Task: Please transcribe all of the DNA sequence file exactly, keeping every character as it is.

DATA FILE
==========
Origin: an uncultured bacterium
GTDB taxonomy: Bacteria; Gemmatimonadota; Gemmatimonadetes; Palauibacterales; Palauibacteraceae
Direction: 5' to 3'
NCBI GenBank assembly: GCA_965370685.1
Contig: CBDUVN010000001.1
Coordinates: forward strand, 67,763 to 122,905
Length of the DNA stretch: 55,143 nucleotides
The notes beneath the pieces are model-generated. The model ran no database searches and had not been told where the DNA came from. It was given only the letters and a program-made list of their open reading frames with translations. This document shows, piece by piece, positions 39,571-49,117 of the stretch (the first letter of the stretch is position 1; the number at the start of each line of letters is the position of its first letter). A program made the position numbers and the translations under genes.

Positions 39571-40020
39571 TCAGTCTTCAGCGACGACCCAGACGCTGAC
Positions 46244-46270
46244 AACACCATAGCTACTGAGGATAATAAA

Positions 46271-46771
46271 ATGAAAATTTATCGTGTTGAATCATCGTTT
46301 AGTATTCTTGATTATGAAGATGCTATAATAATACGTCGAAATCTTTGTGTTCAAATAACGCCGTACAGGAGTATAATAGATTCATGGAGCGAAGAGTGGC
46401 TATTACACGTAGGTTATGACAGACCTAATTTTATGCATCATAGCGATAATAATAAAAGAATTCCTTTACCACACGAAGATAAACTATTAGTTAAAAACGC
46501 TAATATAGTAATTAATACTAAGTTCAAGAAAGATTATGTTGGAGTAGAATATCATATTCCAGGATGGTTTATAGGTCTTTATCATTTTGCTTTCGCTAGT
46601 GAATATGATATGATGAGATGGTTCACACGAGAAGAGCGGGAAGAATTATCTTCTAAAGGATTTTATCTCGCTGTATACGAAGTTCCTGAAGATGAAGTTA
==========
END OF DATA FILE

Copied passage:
Origin: an uncultured bacterium
GTDB taxonomy: Bacteria; Gemmatimonadota; Gemmatimonadetes; Palauibacterales; Palauibacteraceae
Direction: 5' to 3'
NCBI GenBank assembly: GCA_965370685.1
Contig: CBDUVN010000001.1
Coordinates: forward strand, 67,763 to 122,905
Length of the DNA stretch: 55,143 nucleotides
The notes beneath the pieces are model-generated. The model ran no database searches and had not been told where the DNA came from. It was given only the letters and a program-made list of their open reading frames with translations. This document shows, piece by piece, positions 39,571-49,117 of the stretch (the first letter of the stretch is position 1; the number at the start of each line of letters is the position of its first letter). A program made the position numbers and the translations under genes.

Positions 39571-40020
39571 TCAGTCTTCAGCGACGACCCAGACGCTGAC
Positions 46244-46270
46244 AACACCATAGCTACTGAGGATAATAAA

Positions 46271-46771
46271 ATGAAAATTTATCGTGTTGAATCATCGTTT
46301 AGTATTCTTGATTATGAAGATGCTATAATAATACGTCGAAATCTTTGTGTTCAAATAACGCCGTACAGGAGTATAATAGATTCATGGAGCGAAGAGTGGC
46401 TATTACACGTAGGTTATGACAGACCTAATTTTATGCATCATAGCGATAATAATAAAAGAATTCCTTTACCACACGAAGATAAACTATTAGTTAAAAACGC
46501 TAATATAGTAATTAATACTAAGTTCAAGAAAGATTATGTTGGAGTAGAATATCATATTCCAGGATGGTTTATAGGTCTTTATCATTTTGCTTTCGCTAGT
46601 GAATATGATATGATGAGATGGTTCACACGAGAAGAGCGGGAAGAATTATCTTCTAAAGGATTTTATCTCGCTGTATACGAAGTTCCTGAAGATGAAGTTA